9 - 12 Months
Your baby is very curious about everything. He is beginning to take control of his body through crawling, climbing, cruising, and beginning steps toward walking alone.
As he explores, remember to talk to him about his surroundings. Label objects: “bathtub” or “eyes-nose-mouth” and listen to his responses. Your baby is ready for simple instructions such as: “stop,” “sit down,” “wave bye-bye,” “get up” or “come here.” He will gradually begin saying words that you can recognize such words as “mama,” “dada,” “ba-ba,” “baby and “bird”. Don’t forget to smile and praise your baby for the little things as well as the big things, when he learns something new or does something well. He will be learning big things and little things every day.
Things Your Child May Do At This Age
Explore and handle objects: wave, shake, twist, turn, squeeze, poke and even put them in his mouth
- Move a toy from one hand to the other
- Hold 2 toys at the same time; maybe hit them together
- Crawl while holding a toy
- Pull string to get the toy at the other end
Pick up small objects between thumb and 1 or 2 fingers, although not with ease
- Take steps alone; walk like a robot; crawl up stairs
- Begin to say some words
- Walk if one or both hands are held
Pull self up to stand and move while holding on to furniture (cruising)
Limit your baby’s time in play-pens, jump seats or behind a gate.
Remove dangerous items (such as house plants or cleaning products) that are within his reach.
Lock doors and cabinets as your baby begins to cruise and climb. Remember: Any tools, knives, firearms, matches or lighters can be deadly to your little one. These objects must be safely stored in an area your child cannot open.
Supervise him when crawling or cruising. He could fall down stairs, bump into things or pull things over on himself, such as pots on the stove.
- Always use a car seat when your child is riding in a car.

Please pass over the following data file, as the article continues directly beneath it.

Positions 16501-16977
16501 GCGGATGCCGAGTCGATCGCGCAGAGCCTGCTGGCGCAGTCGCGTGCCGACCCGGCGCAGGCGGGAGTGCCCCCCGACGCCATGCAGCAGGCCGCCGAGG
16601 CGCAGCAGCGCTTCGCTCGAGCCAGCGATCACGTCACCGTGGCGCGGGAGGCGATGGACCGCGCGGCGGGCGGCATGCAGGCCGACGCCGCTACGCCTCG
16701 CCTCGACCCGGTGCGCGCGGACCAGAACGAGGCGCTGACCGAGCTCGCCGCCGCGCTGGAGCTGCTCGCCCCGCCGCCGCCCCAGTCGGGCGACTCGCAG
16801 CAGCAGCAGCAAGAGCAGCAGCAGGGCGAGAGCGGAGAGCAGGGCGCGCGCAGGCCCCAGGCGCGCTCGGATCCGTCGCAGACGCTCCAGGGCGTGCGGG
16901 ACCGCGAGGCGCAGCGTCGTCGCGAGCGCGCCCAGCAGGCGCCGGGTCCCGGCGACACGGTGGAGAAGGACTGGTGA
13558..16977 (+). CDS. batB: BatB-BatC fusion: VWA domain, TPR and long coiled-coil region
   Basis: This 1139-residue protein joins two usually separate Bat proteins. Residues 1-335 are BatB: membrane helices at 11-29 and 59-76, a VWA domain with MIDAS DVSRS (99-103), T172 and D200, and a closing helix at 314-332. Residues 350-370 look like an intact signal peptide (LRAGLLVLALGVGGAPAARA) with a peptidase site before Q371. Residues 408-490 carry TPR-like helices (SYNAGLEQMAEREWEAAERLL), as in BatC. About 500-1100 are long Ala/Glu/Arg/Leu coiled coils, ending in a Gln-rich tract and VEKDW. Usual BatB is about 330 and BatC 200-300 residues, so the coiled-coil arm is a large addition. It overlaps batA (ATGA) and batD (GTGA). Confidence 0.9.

Remember: never leave open buckets of water out as your baby could tumble into the bucket head first.
Car seats should be used at all times and should be rear-facing in the back seat until the child is both over one year of age and over twenty pounds.
Toys For This Age
- Pots, pans and wooden spoons
- Stacking blocks
- Push/pull type toys
- Cardboard Books
- Well Baby Check-ups: 9 months, 12 months.
Immunization at 12 months: HIB, Polio, MMR, PCV, Hepatitis B and (if not given at six months) Chickenpox vaccine (Varicella).
Offer a plastic drinking cup to begin limiting when and where the bottle is used. Your baby’s teeth are beginning to come in and a bottle can lead to poor mouth development and cavities.
Avoid giving him too many snacks as a way to occupy your baby when he is bored or when you are busy.
Continue wiping first teeth with a clean, damp cloth or brush with a very soft, tiny infant toothbrush moistened with water.
- Your baby can begin to feed himself finger foods.
- She can begin to feed herself with a baby spoon.
Feed your baby iron-fortified cereal, mashed vegetables, and fruit, ground meat and fruit juice (limiting the fruit juice to ý cup of juice each day and refilling her cup with water).
By ten to twelve months, wean your baby from the bottle. Breast feeding can continue. Introduce whole milk. Do not offer low fat milk until 2 years of age.
By ten to twelve months your baby can eat these family foods: vegetables and fruit, cereal, bread, whole eggs, mashed beans, fish, meat and cheese.
Things You Can Do Every Day To Help Your Child Grow
Remember to encourage your baby to talk when you ask a question or are trying to locate something: “Would you like to go outside?” or “Can you find your doll?”
Expand your daily reading materials and think numbers: “Let’s read one book.”
Remember, your baby must learn about these things: hot and cold, up and down, in and out, empty and full, stand and sit, wet and dry and big and little.
Encourage your baby to crawl, climb and cruise by providing safe places both indoor and outdoors.
Help your baby understand relationships by explaining how things work. “The stove is hot. It will burn and hurt you.” Or, “When we turn the light on, we can see better.”